Why not? Because I have no idea what’s going to happen, that’s why. Nobody does. That’s why we watch sports: We don’t know how it’s going to end. It’s also why we shouldn’t watch pregame shows: everybody is just guessing.

Nonetheless, if The Chronicle wants to pay me to make wild, unsupported guesses – then doggonnit, that’s what I’ll do. Just one of the many duties that come with being a hard-hitting investigative journalist.

Let’s start at the bottom. That means, of course, the Detroit Lions. [Full Story]

Column: Looking Back at 2013

John U. Bacon

John U. Bacon

The year in sports, 2013, started out with the Detroit Lions missing the playoffs, and hockey fans missing the entire National Hockey League season.

The NHL hadn’t played a game since the Stanley Cup Finals that spring. The lockout started the way these things usually do: The players thought the owners made too much money, and the owners thought the players made too much money. And, of course, both sides were dead right.

On one side, you had NHL Commissioner Gary Bettman, widely considered the worst commissioner in sports today – and maybe ever – who gets booed by the fans whenever he shows up. On the players’ side, you had union chief Donald Fehr, who led the baseball players union to cancel the 1994 World Series.

Well, you can guess what happened: a game of chicken between two stubborn leaders bent on self-destruction.

Fortunately, a government mediator – yes, you heard that correctly – saved the day, and hockey resumed. All of it only goes to prove my theory: hockey is the greatest sport, run by the dumbest people.

Things picked up after that. [Full Story]

Column: Hockey Fans Ask – Now What?

John U. Bacon

John U. Bacon

Most sports fans are happy just to see their team make the playoffs. But Detroit Red Wings fans have been able to take that for granted for a record 22 straight seasons. The last time the Red Wings didn’t make the playoffs, not one current NHL player was in the league. Some of the current Red Wings weren’t born. Nine current franchises weren’t yet created.

But the record seemed doomed to be broken this season.

To start, there almost wasn’t a season at all, thanks to the contract dispute between the players and the owners, who both thought the other side was making too much money.  And, of course, both sides were right – setting up a game of chicken between self-destructive lunatics.

When a federal mediator finally brought them to their senses in January, they had just enough time left to play a 48-game schedule – which actually seemed about right. But the Red Wings came out flat-footed, falling so far behind they had to win their last four games just to sneak into the seventh of eight playoff spots.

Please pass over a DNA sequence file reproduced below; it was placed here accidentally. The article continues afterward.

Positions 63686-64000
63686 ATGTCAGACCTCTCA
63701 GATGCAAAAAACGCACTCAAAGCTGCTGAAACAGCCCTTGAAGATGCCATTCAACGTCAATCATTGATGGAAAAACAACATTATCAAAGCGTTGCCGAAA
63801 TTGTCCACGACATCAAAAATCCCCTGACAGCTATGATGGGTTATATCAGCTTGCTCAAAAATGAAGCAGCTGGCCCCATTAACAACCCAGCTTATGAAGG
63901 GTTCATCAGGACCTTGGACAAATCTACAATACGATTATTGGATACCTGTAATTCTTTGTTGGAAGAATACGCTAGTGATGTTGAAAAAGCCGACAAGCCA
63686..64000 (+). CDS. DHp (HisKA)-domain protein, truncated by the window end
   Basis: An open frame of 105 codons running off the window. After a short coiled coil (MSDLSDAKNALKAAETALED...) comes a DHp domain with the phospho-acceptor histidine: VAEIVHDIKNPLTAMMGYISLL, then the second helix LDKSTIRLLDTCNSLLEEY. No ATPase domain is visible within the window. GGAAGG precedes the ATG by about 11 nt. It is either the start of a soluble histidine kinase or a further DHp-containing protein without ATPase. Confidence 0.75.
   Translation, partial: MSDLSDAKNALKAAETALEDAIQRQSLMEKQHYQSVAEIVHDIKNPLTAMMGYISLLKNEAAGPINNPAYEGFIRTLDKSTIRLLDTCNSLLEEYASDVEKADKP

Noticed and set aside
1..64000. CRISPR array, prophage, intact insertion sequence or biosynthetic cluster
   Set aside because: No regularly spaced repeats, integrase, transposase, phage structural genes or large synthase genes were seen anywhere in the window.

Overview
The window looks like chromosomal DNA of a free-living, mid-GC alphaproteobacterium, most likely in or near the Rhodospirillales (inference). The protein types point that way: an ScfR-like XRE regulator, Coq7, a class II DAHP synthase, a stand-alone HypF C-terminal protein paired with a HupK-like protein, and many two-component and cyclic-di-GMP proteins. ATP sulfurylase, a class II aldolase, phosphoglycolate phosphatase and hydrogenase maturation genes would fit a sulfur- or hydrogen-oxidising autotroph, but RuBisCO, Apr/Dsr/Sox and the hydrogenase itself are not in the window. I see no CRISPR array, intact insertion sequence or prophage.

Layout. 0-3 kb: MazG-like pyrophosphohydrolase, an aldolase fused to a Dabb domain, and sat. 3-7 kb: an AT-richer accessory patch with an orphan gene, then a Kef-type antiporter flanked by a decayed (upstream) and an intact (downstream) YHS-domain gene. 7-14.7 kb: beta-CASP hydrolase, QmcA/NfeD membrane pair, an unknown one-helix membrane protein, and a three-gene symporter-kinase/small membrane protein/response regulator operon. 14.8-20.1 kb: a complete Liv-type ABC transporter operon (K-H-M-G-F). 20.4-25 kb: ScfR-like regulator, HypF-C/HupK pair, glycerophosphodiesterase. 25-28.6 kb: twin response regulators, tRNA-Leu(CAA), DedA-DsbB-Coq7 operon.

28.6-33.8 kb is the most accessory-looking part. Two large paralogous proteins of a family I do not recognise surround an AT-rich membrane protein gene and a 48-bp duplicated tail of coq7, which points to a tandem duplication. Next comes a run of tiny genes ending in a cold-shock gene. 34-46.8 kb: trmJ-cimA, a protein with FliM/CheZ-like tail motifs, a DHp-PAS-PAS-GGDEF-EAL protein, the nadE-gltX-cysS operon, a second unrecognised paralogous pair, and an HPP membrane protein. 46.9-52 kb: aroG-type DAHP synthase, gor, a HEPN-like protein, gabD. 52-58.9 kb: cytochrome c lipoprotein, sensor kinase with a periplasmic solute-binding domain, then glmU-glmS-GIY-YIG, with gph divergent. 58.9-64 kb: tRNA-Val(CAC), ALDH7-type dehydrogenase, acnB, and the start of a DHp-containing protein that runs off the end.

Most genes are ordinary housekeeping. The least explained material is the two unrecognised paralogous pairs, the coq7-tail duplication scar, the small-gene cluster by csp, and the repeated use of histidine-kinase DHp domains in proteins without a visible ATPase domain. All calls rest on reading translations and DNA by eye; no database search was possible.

In the first round, they faced the Ducks of Anaheim – formerly the Mighty Ducks – which is already an affront to everything that is holy about hockey.

Amazingly, the Red Wings beat them in seven games – quite an upset. Their reward: an even tougher opponent, the top-seeded Chicago Blackhawks, who earned at least one point in their first 24 games, which is a record.

But for hardcore hockey fans – and really, are there any other kind? – this series was a reward. [Full Story]

Column: Playing Hockey with the Pros

John U. Bacon

John U. Bacon

A few years ago – okay, a bunch of years ago – I bit on a bet I never should have touched.

I was writing for the Detroit News, and a top minor league hockey team called the Detroit Vipers played at the Palace. So, I got to thinking: just how big is the gap, really, between the pros, and beer league players like me?

Good question. And even better if I didn’t try to answer it. But, being the hard-hitting investigative journalist that I am, I had to go down to the Palace and find out. Bad idea.

I called the Vipers, and they said, sure, come on down to practice. Now, I couldn’t hear them laughing themselves silly when they hung up – but I bet they were. I should’ve known I was biting off more than I could throw up. [Full Story]

Column: 2012 in Sports – Good, Bad & Silly

John U. Bacon

John U. Bacon

2012 was a remarkable year in many ways, and the sports world was no exception. Here’s a look back on the sport year’s best and worst – and just plain silly.

Just a few hours into the New Year, Michigan State and Michigan both won January bowl games over ranked teams in overtime, and both finished with 11 wins – Michigan’s best record since 2006. A good start to the new year.

Not all the news was happy, of course. We said goodbye to some legends. Budd Lynch, who lost his right arm in World War II, announced Red Wing games for six decades, right up to his death this fall, at 95.

Another Bud, VanDeWege, ran Moe’s Sports Shops in downtown Ann Arbor for 46 years, turning thousands of Michigan fans into friends. He passed away at 83.